|Above: MSX / Below: ZX Spectrum|
And yet again, these two have such a similar overall look that I just can't decide which one of them is the better one. The Spectrum version has more clever use of shading in bits, while the MSX can boast of having a better main character as both the tiny one and the close-up one. The mountains look better in this event than in Hot Dog Aerials, but I still think blue is an odd colour for a mountain to have. It's the lack of detail and structure that I find so uninviting in these two, but I suppose in this case, less can be more, if more cannot be handled as well as less.
|Above: Commodore Amiga / Below: Atari ST|
For a change, the two 16-bit versions have an almost exactly similar look to them. The only actual difference that I can find is the stick figure, which looks like a tiny real man on the Amiga, wearing the purple outfit as he does in the close-up, and the Atari ST version has that familiar black stick figure. Actually, the black stick figure is easier to spot in the more graphically heavy spots, so in that way it is definitely better. But the properly clothed one definitely looks better, if you take it as a separate entity, and not as part of the game. In the end, it matters very little, if it's black or purple, because you will learn to see it, whichever version you choose to spend more time on. Both of the versions have absolutely gorgeous backgrounds and wooden structures, and it's one of the rare times that I might load up a game just to look at some pictures.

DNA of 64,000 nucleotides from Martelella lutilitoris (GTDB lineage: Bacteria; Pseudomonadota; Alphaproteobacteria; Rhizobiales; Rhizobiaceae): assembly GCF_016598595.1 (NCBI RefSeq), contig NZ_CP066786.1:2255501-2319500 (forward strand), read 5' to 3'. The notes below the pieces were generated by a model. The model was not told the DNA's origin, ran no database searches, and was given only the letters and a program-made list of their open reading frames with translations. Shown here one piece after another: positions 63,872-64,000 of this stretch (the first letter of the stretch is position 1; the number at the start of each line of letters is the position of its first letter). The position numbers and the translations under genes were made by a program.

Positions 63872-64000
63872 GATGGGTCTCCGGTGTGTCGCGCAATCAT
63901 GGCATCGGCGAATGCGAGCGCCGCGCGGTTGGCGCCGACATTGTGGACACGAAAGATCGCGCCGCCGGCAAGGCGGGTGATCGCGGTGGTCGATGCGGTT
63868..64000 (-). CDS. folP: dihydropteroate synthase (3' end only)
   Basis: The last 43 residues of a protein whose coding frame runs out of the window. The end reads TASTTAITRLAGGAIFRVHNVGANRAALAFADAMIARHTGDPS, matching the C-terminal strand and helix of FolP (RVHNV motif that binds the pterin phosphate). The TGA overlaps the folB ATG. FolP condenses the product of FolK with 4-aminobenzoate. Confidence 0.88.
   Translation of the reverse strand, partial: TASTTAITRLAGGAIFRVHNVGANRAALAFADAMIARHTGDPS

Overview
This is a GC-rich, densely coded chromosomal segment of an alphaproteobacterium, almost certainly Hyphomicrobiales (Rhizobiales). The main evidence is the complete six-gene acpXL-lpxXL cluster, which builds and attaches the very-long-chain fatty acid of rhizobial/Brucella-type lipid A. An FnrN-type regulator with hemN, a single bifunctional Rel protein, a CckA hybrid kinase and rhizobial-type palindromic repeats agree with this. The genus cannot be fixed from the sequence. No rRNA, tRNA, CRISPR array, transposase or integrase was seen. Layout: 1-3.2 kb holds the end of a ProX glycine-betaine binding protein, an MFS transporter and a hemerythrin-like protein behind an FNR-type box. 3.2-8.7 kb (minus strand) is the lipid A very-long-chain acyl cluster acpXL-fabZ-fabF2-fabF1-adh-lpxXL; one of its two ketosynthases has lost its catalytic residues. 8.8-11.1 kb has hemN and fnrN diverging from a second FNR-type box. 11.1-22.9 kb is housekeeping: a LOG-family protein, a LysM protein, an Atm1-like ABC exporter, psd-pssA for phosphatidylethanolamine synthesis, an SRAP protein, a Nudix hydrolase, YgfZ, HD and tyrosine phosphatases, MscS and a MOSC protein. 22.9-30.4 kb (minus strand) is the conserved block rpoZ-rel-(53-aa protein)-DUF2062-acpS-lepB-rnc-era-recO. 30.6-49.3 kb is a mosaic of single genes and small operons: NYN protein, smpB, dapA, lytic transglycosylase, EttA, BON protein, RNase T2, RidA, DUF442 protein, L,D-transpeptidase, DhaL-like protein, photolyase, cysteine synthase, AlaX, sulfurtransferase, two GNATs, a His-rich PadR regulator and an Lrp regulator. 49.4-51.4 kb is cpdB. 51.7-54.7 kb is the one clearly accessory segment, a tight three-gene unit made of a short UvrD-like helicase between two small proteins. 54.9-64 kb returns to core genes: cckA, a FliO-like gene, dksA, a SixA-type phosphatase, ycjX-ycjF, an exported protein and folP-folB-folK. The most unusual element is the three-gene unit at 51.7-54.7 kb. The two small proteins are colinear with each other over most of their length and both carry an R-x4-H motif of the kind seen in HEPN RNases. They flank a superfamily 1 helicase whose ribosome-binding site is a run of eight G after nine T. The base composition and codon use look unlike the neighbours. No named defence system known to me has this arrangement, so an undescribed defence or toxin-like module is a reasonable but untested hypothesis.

|Screenshots from the Atari 2600 version.|
Finally, we take a separate look at the Atari 2600 version, which looks exactly like you would expect it to: a spread-out version of the earlier Hot Dog event. There really isn't much to see here, but then you wouldn't expect there to be. The most interesting bit here is the close-up picture of your skijumper - as you control his skis and body separately, it looks unbelievably silly, and is definitely worth a look. Of course, this one cannot be compared to anything, but it's fun because it's bad.
7. APPLE ][